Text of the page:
Take Note

Brian Southwell is director of science in the public sphere at RTI International. We spoke with Southwell about communicating science, whether fact checking works and the idea behind his weekly radio show and podcast, “The Measure of Everyday Life.”  

Tommie Smith, Wyomia Tyus and Dr. Harry Edwards.
WPSU

At the 1968 Olympics, gold medalist Tommie Smith took the podium and raised his fist in what became one of the most iconic sports moments of all time. Wyomie Tyus dedicated her '68 gold medal to Smith. Sociologist Harry Edwards helped organize the protests. WPSU's Lindsey Whissel Fenton talked with Smith, Tyus, and Dr. Edwards about the lasting impact of the 1968 Olympic games.

Lisa Ko, author of "The Leavers."
Lisa Ko

Author Lisa Ko's debut novel, "The Leavers," won the 2016 PEN/Bellwether Prize for Socially Engaged Fiction and was a finalist for the 2017 National Book Award. The novel explores issues relating to immigration and identity after Polly Guo, an undocumented Chinese immigrant, goes to work one morning and never returns home. Her 11-year-old son, Deming, is placed in foster care and eventually adopted by a white family that changes his name to Daniel.

Richard Biever and Tammy Miller.
Emily Reddy / WPSU

WPSU's Carolyn Donaldson talked with FUSE Productions' Producing Artistic Director Richard Biever about the theater company's upcoming production of Stephen Sondheim's "Merrily We Roll Along." He was joined by community leader Tammy Miller, who is part of an auxiliary project, "Dreams Don't Die," where community members share stories of pursuing their dreams.

Twenty years ago, Penn State professor Michael Bérubé wrote a book about raising his young son Jamie, who has Down syndrome. Jamie is now 26 years old. Michael has written a follow-up book, “Life as Jamie Knows It: An Exceptional Child Grows Up,” which explores Jamie’s growing independence, his difficulty finding a fulfilling job, and more. WPSU’s Adison Godfrey talked with Michael and Jamie about the book.

Farmland on the road that runs between Titusville and Corry School Districts.
Kevin McCorry / Keystone Crossroads

In the past, the Keystone Crossroads reporting project, which WPSU is a part of, has looked at the issues facing education in cities. Kevin McCorry is the education reporter and the editor of the project.

photo: courtesy of Scott Sackett & Paul Lamont

On Thursday, January 4 at 8:00pm, WPSU-TV will broadcast the PBS documentary, “Lake of Betrayal: The Story of Kinzua Dam” about the history of the Kinzua Dam in Warren County, Pennsylvania. 

Lonnie Bunch, founding director of the Smithsonian's National Museum of African American History and Culture.
National Museum of African American History and Culture

Lonnie Bunch is the founding director of the Smithsonian's National Museum of African American History and Culture. Bunch's career in museums spans nearly thirty years. Prior to his current position, Bunch worked at the National Museum of American History, the California African American Museum and the National Air and Space Museum. WPSU's Cheraine Stanford talked with Bunch about the ten years it took to create the National Museum of African American History and Culture and its importance to the American story.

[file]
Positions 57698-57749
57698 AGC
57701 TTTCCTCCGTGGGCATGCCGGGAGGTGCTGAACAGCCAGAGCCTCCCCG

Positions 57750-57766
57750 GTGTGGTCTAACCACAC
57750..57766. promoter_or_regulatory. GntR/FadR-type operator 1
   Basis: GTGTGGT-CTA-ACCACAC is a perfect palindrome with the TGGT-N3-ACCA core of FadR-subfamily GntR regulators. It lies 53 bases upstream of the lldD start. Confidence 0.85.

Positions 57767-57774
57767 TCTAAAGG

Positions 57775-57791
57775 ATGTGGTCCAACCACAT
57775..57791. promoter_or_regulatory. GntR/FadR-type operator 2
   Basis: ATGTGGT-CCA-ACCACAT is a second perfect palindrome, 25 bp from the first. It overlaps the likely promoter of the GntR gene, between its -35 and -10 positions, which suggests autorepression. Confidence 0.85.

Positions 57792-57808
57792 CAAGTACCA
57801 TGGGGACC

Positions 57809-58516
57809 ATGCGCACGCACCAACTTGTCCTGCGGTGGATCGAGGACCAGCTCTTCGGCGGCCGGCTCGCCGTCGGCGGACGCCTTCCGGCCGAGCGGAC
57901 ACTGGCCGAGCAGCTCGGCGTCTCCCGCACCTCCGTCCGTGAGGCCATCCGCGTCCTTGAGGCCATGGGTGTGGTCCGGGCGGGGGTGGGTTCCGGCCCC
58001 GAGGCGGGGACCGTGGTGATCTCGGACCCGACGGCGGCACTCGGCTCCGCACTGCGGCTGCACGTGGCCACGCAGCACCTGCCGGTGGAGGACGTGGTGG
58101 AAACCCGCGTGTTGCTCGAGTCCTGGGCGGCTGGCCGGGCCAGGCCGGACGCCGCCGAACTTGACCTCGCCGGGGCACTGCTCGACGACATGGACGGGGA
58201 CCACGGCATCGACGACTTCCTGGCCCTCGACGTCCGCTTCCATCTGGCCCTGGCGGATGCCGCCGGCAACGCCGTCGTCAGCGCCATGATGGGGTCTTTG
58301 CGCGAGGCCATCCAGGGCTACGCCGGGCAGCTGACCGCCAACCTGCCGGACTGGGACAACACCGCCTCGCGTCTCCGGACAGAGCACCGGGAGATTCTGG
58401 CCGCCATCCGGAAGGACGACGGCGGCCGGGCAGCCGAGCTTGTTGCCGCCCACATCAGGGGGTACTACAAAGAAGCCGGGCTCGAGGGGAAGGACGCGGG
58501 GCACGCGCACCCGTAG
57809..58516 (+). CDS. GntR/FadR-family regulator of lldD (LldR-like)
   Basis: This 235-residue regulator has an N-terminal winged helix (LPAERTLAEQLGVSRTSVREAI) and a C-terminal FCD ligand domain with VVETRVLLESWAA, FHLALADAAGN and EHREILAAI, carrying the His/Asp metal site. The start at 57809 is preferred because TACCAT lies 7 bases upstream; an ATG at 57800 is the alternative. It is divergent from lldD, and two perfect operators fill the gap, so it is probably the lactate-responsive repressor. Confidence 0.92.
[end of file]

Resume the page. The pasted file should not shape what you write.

This week, Patty Satalia talks with the Democratic candidate for Pennsylvania’s 5th congressional district, Kerith Strano-Taylor. 

She’s an attorney from Brookville, Pennsylvania. She called her first congressional bid in 2014 a “dry run.” She’s owner of the Taylor law firm and director of her local school board. She’s running against incumbent Republican Glenn Thompson, who first won his seat in 2008.   

(Photo: WPSU)

David Folkenflik is Media Correspondent for NPR News. His stories are heard on All Things Considered, Morning Edition, and Here & Now, as well as on on NPR's website and mobile platforms.  He joined NPR in 2004, after a decade as a reporter for the Baltimore Sun, where he covered higher education, politics, and the media.

Business Insider has called Folkenflik one of the 50 most influential people in American media.

Folkenflik is author of the book Murdoch's World: The Last of the Old Media Empires.

Lewis Goldstein
Penn State/Flickr

    

How is organic food changing the landscape of food production? We talk with the vice president of brand marketing for Organic Valley, Lewis Goldstein, about his unique company and why they think everyone should know what’s in their food.  

Editor's Note
Jan. 7, 2016

We originally said organic food is grown without the use of pesticides. Organic farmers can use pesticides from a restricted list approved by the National Organic Standards Board (NOSB). 



Russell Gold
Joel Salcido

Russell Gold is a reporter for The Wall Street Journal and the author of “The Boom.” The book covers the history of hydraulic fracturing, or fracking, in the United States and the characters who made it what it is today. Gold spoke about the evolving technology of fracking, which has included the use of everything from napalm to nuclear bombs; the controversy about assigning “The Boom” to Penn State freshmen; and Gold’s parents’ story about leasing their land in Sullivan County, Pennsylvania.   

Shoba Wadhia, author of "Beyond Deportation"
Erin Cassidy Hendrick / WPSU

Under U.S. immigration law, one of the most widely used but misunderstood concepts is prosecutorial discretion. Simply put, that’s the influence immigration officials have on the outcome of a deportation case. It allows authorities to grant “non-priority” status to some illegal immigrants – hoping to use their limited resources to target the more dangerous individuals.